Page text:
Problem 3. Three water samples (X, Y, and Z) were collected during a hydrocast. The X sample is characterized by 2.70°C in situ temperature and 34.46 pss salinity. Sample Y has 2.39°C in situ temperature and 34.40 pss salinity. Sample Z has a temperature of 2.59°C in situ temperature and 34.44 pss salinity.
Given the following formula (a different version of the equation of state than used in Problem Set #1):
ρ – ρo ≈ α(T – To) + β(S – So)
where ρ is density and ρo = 1027 kg m-3,

α is the thermal expansion coefficient, -0.15 kg m-3 °C-1

T is the temperature and To = 10 °C

β is the haline contraction coefficient, 0.78 kg m-3 pss-1

S is the salinity and So = 35 pss.
a) Determine the density as a function of T and S of each of the three water masses to two decimal places.
b) Assuming these three samples were taken at different depths what calculation would you need to make to determine if the water column is stable, unstable, or neutral?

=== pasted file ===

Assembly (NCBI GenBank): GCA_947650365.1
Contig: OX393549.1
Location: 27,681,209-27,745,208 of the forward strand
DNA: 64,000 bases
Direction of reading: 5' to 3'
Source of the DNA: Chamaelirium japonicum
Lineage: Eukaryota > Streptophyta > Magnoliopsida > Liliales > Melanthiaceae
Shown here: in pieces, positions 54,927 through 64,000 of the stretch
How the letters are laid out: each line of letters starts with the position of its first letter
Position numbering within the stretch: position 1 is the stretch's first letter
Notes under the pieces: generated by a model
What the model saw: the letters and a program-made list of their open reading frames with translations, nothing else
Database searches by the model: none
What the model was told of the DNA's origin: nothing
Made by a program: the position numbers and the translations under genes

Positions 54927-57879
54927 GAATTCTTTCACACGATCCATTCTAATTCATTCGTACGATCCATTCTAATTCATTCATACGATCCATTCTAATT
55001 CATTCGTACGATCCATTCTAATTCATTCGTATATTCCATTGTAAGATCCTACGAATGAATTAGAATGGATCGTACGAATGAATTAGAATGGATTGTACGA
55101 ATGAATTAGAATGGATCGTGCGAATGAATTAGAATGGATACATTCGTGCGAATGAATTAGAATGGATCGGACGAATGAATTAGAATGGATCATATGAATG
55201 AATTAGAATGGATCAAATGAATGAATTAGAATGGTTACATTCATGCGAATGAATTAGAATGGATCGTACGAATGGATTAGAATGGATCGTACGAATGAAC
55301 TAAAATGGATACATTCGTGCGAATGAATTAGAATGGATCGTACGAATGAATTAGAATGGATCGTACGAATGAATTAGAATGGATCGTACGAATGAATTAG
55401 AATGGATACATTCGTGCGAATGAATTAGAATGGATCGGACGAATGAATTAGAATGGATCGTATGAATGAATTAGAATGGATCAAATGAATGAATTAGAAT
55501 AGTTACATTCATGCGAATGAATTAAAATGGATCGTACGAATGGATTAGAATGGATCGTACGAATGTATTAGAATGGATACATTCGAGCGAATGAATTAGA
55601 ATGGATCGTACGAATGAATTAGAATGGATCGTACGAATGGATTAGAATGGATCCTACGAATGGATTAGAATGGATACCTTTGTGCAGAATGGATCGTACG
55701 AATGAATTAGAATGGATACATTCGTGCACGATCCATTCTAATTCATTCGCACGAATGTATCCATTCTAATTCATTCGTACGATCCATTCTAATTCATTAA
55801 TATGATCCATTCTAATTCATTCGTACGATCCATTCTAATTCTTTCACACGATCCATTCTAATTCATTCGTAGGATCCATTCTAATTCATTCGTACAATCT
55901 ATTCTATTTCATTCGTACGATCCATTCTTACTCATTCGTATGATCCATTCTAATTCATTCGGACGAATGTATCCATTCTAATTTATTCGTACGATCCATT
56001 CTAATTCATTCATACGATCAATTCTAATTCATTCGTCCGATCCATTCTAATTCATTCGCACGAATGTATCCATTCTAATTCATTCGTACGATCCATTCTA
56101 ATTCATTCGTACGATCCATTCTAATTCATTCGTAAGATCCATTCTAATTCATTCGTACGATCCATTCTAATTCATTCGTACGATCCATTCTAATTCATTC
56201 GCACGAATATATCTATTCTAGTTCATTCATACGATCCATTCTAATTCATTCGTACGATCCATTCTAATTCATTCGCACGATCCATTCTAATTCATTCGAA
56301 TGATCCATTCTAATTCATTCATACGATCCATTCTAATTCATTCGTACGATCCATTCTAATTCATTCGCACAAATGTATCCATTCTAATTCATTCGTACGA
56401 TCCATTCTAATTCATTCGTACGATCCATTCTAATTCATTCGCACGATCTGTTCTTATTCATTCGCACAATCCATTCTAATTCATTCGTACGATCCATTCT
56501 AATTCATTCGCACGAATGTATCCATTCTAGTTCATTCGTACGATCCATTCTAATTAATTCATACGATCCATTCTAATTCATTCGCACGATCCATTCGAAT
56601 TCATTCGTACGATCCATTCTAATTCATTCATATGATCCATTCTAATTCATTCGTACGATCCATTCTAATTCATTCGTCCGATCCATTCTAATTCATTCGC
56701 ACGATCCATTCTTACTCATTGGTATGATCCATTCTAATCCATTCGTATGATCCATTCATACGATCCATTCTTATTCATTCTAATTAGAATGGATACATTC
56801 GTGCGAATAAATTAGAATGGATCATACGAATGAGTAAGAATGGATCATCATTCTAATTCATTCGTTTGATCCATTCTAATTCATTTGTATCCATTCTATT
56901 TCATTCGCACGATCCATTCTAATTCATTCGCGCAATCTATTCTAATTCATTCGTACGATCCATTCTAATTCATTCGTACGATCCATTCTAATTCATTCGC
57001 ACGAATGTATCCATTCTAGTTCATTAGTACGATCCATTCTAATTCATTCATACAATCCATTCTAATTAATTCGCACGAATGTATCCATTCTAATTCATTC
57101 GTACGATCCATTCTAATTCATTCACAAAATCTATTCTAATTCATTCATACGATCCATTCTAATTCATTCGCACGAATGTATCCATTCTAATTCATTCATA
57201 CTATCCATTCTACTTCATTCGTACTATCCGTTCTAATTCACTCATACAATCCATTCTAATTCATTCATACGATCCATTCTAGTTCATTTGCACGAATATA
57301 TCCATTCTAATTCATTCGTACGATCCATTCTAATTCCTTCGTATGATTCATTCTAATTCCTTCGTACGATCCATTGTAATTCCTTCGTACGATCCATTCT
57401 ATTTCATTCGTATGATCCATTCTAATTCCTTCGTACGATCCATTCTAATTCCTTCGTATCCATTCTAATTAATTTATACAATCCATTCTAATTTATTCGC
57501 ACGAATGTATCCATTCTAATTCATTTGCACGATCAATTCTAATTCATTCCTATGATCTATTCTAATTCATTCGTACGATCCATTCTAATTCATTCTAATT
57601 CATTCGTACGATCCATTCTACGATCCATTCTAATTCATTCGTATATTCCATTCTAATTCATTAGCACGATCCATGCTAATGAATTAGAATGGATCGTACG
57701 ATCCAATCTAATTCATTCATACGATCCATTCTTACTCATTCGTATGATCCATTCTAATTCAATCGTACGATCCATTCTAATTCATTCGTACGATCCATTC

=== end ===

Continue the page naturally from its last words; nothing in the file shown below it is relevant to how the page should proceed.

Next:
A more complete version of the formula takes into account pressure effects on density.

The formula is:

ρ – ρo ≈ α(T – To) + β(S – So) + k*z
where all constants remain the same as above and

T is the potential temperature with To = 10°C

k is a coefficient of compression, 4.5 x 10-3 kg m-4.
Now, assume that for the first 1000 meter depth, the rate of in situ temperature increase with depth for seawater is 0.05°C per 1000 meters and the rate of in situ temperature increase with depth for seawater deeper than 1000 meter is 0.15°C per 1000 meters.
c) If sample X was collected at 4500 m, sample Y was collected at 2500 m, and sample Z was collected at 3500 m, calculate the potential temperature of each of the three water masses.
d) Recalculate the in situ and potential density of each of the three water masses and put them in order from the least to most dense; you will use the more complete equation of state which includes the k*z term to calculate in situ density. When calculating the potential density you will use theta instead of T and you will not consider the influence of pressure on density, so ignore the k*z term.
e) Is the water column stable, homogeneous, or unstable? Why?
f) Given that this formula for density has an error of ±0.5 kg m-3, do you think this is accurate enough to calculate density in the real ocean? Why or why not?